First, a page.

The Sopogy Consentrating Solar Power Plant, located on the Big Island of Hawaii, produces enough electricity to power the Natural Energy Laboratory of Hawaii Authority and push plenty of power back onto the grid as well.
The 125 kilowatts of power the Concentrating Solar Power plant produces is just a fraction of the 500 kilowatts the solar thermal array could produce, said plant operator Dean Towle. Presently, the generator the plant uses can only produce 125 kilowatts. It's been noted, however, that Sopogy could install three more generators and increase the output.
“This was just intended to be a demonstration project,” Towle stated.
The demonstration was a success and Sopogy, which stands for Solar Power Technology, has been expanding and developing projects in California, Arizona, Mexico, Japan, the United Arab Emirates and other locations around the globe since the Big Island project was successfully completed in 2009.
The project uses cold water pumped from the ocean to chill fresh water and the solar thermal array to superheat an oil mixture that then creates steam. The steam turns a generator motor and produces power.
“Two hours of running out here, I can heat 9,000 gallons of oil to 220 degrees,” Towle added.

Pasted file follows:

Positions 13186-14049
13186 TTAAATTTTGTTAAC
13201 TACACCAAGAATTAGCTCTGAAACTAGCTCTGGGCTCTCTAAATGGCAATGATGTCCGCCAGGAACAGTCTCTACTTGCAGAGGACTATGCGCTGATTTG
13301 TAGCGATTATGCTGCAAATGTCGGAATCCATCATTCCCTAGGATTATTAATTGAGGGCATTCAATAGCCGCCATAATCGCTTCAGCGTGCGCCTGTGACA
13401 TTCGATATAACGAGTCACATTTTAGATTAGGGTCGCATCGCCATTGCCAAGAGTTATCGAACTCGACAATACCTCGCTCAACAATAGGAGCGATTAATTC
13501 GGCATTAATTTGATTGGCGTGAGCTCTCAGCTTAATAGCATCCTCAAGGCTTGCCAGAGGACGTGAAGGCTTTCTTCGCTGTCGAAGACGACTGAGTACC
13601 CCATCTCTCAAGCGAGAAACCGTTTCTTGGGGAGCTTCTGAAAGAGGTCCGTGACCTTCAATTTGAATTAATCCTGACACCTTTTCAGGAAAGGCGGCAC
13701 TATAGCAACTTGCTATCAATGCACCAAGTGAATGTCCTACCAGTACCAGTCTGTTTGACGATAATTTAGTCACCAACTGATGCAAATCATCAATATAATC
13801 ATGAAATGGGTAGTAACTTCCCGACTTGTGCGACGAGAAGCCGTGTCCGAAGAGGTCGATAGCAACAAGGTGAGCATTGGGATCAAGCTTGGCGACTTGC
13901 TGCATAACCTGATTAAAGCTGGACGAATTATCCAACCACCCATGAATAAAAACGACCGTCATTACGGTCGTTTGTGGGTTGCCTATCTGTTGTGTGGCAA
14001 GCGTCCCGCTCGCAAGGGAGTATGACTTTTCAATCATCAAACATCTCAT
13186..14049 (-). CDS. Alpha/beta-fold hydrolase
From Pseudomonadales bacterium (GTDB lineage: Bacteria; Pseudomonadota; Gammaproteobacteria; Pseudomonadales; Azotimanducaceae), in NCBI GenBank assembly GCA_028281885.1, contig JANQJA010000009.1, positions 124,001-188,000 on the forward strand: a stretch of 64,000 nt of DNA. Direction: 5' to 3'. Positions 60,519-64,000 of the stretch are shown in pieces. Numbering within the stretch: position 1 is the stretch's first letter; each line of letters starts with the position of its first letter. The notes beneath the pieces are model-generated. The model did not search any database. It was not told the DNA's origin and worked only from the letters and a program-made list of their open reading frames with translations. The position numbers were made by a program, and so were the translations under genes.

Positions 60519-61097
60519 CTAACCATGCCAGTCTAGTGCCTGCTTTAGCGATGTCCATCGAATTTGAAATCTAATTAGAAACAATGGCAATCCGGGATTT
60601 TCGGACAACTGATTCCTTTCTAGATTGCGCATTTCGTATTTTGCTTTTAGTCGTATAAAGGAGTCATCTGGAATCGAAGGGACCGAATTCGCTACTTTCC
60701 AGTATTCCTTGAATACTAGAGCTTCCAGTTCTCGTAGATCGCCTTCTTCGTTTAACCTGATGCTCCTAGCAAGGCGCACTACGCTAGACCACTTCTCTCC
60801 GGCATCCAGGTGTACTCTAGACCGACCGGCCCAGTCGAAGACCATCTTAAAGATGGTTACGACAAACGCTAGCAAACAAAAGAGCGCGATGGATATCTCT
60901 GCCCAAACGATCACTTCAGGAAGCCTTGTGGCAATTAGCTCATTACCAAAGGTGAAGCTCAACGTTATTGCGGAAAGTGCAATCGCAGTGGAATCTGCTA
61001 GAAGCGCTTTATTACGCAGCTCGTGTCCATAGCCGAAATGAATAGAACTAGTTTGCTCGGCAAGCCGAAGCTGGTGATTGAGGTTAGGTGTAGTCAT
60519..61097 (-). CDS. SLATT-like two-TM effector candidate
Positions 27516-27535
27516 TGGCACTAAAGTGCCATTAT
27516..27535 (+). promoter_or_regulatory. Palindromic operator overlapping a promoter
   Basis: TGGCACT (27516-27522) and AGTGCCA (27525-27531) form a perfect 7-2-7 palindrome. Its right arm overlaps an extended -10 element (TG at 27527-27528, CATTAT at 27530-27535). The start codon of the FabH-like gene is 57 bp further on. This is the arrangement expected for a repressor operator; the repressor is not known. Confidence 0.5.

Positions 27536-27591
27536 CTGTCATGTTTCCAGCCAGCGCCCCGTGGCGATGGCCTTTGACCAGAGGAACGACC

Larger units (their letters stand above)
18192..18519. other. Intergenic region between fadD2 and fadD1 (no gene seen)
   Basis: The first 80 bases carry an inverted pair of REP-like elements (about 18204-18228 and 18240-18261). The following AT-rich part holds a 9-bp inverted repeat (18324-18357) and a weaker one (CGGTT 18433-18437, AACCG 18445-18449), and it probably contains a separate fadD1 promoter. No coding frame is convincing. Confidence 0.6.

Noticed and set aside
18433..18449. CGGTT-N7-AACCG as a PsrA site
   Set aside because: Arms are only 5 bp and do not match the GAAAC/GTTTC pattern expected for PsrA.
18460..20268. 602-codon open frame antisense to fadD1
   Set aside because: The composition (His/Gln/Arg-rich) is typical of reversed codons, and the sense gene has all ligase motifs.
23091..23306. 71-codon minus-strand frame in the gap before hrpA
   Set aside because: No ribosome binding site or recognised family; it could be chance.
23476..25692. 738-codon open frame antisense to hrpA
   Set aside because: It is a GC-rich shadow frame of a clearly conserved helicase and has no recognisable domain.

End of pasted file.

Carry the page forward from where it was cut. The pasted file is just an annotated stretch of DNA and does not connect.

Since the oil stays hot, he can generate power for a few hours whenever he wants it. If Towle were a utility, he might run it after the sun goes down for a few hours to meet peak demand. But since the energy is primarily used to power a nonprofit and everyone goes home at the end of the day, he saves the leftovers for the following morning.
The project was made possible by a $10 million loan from the state of Hawaii. Once the project got legs, investors helped to repay the loan. As a demonstration project, some pieces were experimental. For example, Sterling Engines were initially used to build and pump the steam. While the engines looked neat, they weren’t strong enough for the job and Sopogy had to adapt existing waste heat exchanger technology instead of building its own from scratch.
The generator motor is magnetized and frictionless.
“It makes a tiny little whir when it’s working,” Towle stated. “But it produces electricity pretty darn good.”
He reworked a desalination tank that wasn’t getting the water clear enough to effectively clean the reflective troughs so that it condenses water from the air instead. The pure water is extremely good for keeping the solar thermal mirrors sparkling clean. It also works well for home brewing, he added – something the easy access to extreme hot and cold water on site makes simple.
Sopogy recently moved its headquarters from Oahu to California and has seen continuing growth and international interest in its solar thermal technology.